“The devil came to a dance when I was a girl.” If my granny told this story once, she told it a thousand times. I’m not sure whether she actually believed it, but she certainly told it with conviction.
“I wasn’t there, but some friends told me about it,” she’d say with a nod of her head and narrowing of her eyes. “This girl named Nancy danced the night away with a handsome stranger whom nobody else knew. When the time came to go home, Nancy’s friends couldn’t find her or the stranger boy. The dance chaperones tried to help find her and asked all the kids if anyone had seen her. One boy said he thought he saw Nancy leave with the stranger and walk out to his car, which had been parked in the grassy area for overflow parking at the edge of the lot. When the chaperones went out to where the car had been parked, they found footprints in the damp ground—one set belonging to a petite woman in heels.”
Granny would then pause, maybe for dramatic effect, or maybe because the story creeped her out too. When I was a little girl, I would listen, wide-eyed, waiting for the chills that would crawl up my spine when she got to this part. “The other set were cloven hoof prints. No one ever saw Nancy again.”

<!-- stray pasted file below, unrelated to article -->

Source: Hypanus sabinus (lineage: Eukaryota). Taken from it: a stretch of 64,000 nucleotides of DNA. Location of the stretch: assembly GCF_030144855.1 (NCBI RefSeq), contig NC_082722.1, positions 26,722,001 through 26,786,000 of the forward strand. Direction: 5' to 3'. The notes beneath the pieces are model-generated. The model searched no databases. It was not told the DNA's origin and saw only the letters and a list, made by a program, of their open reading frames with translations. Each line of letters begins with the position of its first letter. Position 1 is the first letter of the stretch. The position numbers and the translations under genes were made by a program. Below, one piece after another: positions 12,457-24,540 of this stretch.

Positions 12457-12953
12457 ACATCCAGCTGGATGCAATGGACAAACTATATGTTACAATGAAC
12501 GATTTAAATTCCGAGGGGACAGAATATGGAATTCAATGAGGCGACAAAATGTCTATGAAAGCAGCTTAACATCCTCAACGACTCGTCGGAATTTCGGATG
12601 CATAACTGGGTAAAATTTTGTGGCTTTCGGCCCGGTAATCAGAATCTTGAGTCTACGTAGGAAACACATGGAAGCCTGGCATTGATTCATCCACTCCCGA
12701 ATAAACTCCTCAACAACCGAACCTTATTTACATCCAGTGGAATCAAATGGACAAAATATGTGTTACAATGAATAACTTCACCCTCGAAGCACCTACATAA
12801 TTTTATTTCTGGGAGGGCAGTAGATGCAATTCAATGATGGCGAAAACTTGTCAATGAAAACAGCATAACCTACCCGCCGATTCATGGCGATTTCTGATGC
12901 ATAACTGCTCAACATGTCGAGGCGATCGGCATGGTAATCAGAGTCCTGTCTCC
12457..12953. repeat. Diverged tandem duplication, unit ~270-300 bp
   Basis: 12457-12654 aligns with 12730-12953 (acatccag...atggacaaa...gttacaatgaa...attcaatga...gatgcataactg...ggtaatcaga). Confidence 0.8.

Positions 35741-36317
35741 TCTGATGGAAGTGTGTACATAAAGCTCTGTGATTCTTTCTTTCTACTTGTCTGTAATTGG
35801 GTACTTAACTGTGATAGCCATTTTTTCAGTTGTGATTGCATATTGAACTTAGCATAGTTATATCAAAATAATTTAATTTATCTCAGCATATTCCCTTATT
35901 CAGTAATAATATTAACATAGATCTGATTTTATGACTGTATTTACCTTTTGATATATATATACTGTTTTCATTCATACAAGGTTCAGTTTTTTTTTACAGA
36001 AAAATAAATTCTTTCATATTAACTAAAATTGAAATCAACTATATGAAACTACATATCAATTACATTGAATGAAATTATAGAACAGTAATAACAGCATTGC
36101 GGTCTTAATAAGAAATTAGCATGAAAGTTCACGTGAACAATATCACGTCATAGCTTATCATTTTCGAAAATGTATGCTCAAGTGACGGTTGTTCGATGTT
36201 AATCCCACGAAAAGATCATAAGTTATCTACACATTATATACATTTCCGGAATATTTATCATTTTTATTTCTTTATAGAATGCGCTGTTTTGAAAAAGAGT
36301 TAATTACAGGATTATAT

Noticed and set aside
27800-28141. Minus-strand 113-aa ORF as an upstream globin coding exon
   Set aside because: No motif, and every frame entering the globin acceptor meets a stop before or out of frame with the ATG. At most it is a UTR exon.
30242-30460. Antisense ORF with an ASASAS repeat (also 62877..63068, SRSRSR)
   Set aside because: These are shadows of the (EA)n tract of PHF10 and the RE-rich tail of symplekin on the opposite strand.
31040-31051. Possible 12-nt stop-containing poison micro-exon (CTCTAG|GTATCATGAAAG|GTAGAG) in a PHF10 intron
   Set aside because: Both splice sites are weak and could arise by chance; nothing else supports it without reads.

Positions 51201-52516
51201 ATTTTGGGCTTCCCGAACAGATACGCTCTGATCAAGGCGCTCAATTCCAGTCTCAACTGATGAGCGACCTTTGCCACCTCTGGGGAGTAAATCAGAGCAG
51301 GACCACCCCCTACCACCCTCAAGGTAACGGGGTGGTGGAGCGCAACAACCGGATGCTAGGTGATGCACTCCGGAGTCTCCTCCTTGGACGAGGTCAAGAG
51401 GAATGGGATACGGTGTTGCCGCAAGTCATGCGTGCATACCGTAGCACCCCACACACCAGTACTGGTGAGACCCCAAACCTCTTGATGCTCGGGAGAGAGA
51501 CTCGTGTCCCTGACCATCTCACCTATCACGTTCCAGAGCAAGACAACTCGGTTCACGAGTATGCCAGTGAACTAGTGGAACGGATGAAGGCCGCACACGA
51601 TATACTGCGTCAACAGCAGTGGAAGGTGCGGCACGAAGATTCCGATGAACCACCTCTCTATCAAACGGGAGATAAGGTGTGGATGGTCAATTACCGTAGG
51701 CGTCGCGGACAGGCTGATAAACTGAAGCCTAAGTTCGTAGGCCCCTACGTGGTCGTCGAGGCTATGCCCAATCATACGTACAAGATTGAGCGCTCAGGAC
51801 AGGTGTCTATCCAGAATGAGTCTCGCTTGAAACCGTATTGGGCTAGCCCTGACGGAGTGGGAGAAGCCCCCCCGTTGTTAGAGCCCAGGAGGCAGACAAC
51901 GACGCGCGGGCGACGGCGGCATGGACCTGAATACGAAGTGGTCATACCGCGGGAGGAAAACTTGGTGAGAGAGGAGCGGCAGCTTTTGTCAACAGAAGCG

It didn’t matter that I knew the story backwards and forwards. Those tingles would spark at the base of my back and scurry up to my neck until I shuddered with fear and delighted at being safely scared.
There was probably a time when I took the story seriously, but somewhere along the way, I realized it was just a story. After all, the tale had some obvious problems. First, wouldn’t someone have noticed that the boy had hooves instead of feet? Also, if the devil could disguise himself so well, why couldn’t he disguise his hooves too?
I never posed these questions to my Granny. I didn’t want to spoil her story. Besides, despite its flaws, the story had a reasonable moral: don’t accept rides from boys you don’t know. Plus, she obviously got some pleasure out of narrating the yarn. Sometimes she didn’t even have to tell the entire tale. She would just get a spooky look in her eye and say, “The devil once came to a dance when I was a girl, you know?”
And we knew.